Farm tech isn’t a war between good and evil — it’s a quest for whatever works
On Sept. 29, the U.N. Food and Agriculture Organization (FAO) issued a call for a “paradigm shift towards sustainable agriculture and family farming.” On Twitter, people interpreted this as a rejection of high technology in agriculture. One anti-GMO campaigner said it was a call for non-GMO alternatives.
But that’s not what the FAO was saying at all. What FAO Director-General José Graziano da Silva actually said was that we should be making agriculture more sustainable by any means that can work: agroecology, climate-smart farming, biotechnology, and, yes, GMOs. “We need to explore these alternatives using an inclusive approach based on science and evidences, not on ideologies,” he said.
This may provoke cognitive dissonance in North America, but only because we have a muddled vision of agriculture. We’re used to thinking of two separate and oppositional forms of farming: One that uses technology to suppress nature, and another that works in low-tech harmony with nature. But in reality, it’s not two separate paths — it’s a spectrum. There are farms that use all sorts of high technology to stay in sync with natural cycles, and even the best low-tech organic farmers find themselves fighting nature every year.
Poor farmers trying to support their families don’t experience this cognitive dissonance. It only makes sense that they would want the tools and techniques that will give them the best chance of success.
The argument for better agricultural technology often starts by saying that we need to produce more food to feed the world. I think that’s backward. Instead, we need good technology to help small farmers get out of poverty. I’ve quoted the economist Amartya Sen to point out that it’s politics, not lack of agricultural technology, that causes famines. But Sen also includes access to technology as one of the entitlements people need to insure their livelihood. Small farmers need technology to break out of the cycle of poverty. This technology can take the form of agronomic practices, or it can arrive as high-tech, high-yielding seeds. Often it’s both, working hand in hand.
When technology and agroecology do work together like this, it can be so unexpected that it’s hard for people to accept it. For instance, last year The Guardian ran a piece by John Vidal documenting a record-breaking rice crop in Bihar, India (Grist did a reaction to that story too). The piece framed the achievement as a kind of low-tech miracle: a revolution “with no GM, and no herbicide.”
The Bihar farmers had used a technique called system of rice intensification, or SRI, which involves careful transplanting of rice to avoid damaging roots, wider spacing of plants, and a series of other practices, to grow the record crops. The story seems to be proof positive that simple ecological techniques trumped agricultural technology.
But there was more to the story. Norman Uphoff, a great evangelist for SRI, had worked with the same group of farmers, and his analysis (printed in the Indian magazine Agriculture Today), explained that the farmers used hybrid seeds from Syngenta and Bayer, along with the fungicide Carbendazim, a little bit of synthetic fertilizer, and various other chemicals.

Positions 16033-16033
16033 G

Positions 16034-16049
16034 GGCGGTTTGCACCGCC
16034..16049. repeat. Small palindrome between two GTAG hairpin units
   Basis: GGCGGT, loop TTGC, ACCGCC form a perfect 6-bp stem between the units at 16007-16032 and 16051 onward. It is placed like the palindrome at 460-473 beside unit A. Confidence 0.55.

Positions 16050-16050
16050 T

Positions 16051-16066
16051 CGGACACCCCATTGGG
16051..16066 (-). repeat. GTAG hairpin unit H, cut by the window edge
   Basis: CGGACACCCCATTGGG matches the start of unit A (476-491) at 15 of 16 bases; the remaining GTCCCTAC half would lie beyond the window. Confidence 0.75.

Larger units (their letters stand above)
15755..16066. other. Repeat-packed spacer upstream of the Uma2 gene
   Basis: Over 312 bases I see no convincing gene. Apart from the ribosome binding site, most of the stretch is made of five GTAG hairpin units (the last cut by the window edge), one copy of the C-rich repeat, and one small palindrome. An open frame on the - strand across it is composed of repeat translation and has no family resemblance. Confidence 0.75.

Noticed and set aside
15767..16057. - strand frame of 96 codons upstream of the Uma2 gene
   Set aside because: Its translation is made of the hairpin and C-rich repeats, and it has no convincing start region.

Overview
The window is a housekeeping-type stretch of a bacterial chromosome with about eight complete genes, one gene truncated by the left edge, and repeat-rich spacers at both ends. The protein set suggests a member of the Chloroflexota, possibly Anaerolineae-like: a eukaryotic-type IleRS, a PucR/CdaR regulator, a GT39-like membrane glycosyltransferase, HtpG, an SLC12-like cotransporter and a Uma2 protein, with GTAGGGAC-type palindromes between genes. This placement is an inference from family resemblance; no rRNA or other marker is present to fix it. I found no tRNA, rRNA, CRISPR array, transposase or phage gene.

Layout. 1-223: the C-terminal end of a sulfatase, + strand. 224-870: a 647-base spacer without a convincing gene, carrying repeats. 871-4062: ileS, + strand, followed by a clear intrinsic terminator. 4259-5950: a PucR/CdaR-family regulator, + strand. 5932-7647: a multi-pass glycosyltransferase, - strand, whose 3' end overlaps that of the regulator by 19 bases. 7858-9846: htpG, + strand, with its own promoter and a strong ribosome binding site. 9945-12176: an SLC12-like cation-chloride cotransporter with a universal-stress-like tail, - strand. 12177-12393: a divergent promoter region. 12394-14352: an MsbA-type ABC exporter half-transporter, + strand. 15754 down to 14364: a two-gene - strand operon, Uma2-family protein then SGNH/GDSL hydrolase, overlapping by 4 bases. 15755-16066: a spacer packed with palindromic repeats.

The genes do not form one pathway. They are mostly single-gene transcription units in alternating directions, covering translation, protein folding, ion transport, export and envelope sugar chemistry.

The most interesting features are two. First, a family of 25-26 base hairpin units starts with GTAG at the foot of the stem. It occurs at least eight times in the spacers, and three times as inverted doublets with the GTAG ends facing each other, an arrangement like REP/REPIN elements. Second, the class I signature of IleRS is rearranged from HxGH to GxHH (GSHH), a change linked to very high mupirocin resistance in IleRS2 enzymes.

When I talked to Uphoff, he said that farmers probably could get along fine without the pesticides and fertilizers, but the hybrid seeds were an important part of big crops. SRI alone would boost yields, but the improved seeds expanded the crop production even more. In Bihar, SRI farmers using the Syngenta hybrid got 17.85 tons per hectare, compared to the average of 9.34 tons per hectare.
The point is, for most farmers, the choice is not between technology and ecology. Instead, they figure out what combination of technologies and techniques work best for them. “It’s about optimization,” Uphoff said. “There are very few things in this world that work best if they are all one way or all the other.”
This does not mean, however, that all technologies go hand in hand with good sustainable agriculture. For example, the use of dangerous organophosphate pesticides on rice paddies during the Green Revolution wiped out the beneficial fish and crustaceans that farmers had long cultivated with their rice. Those farmers lost not only the meat from the fish, but also the insect-eating and plant-fertilizing services that those fish had provided.
There is a tendency for the use of one technology to trigger the need for another and another. Henry Ford invents a cheap car, and before you know it, we have a highway system, and giant parking-lot wastelands, and oil pipelines. But that doesn’t mean we have to abandon technology. We can tweak it instead (e.g. perhaps electric, self-driving cars that pick up a new passenger rather than waiting in a parking lot). In the case of the rice paddies, farmers didn’t abandon pesticides; instead, they switched to much safer chemicals, and in the last 20 years fish production from rice paddies in China has increased thirteenfold.
Instead of trying to abstain from agricultural technologies, poor farmers are better off if they look for smart ways to integrate the best technologies into ecological practices. It only makes sense that SRI goes hand in hand with hybrid seeds. It only makes sense that Graziano da Silva would talk about agroecology and biotechnology in the same breath.
However, there is one more complication here: Some technologies help farmers take control of their destiny, while others give some of that control to big corporations. I’ll look at that next.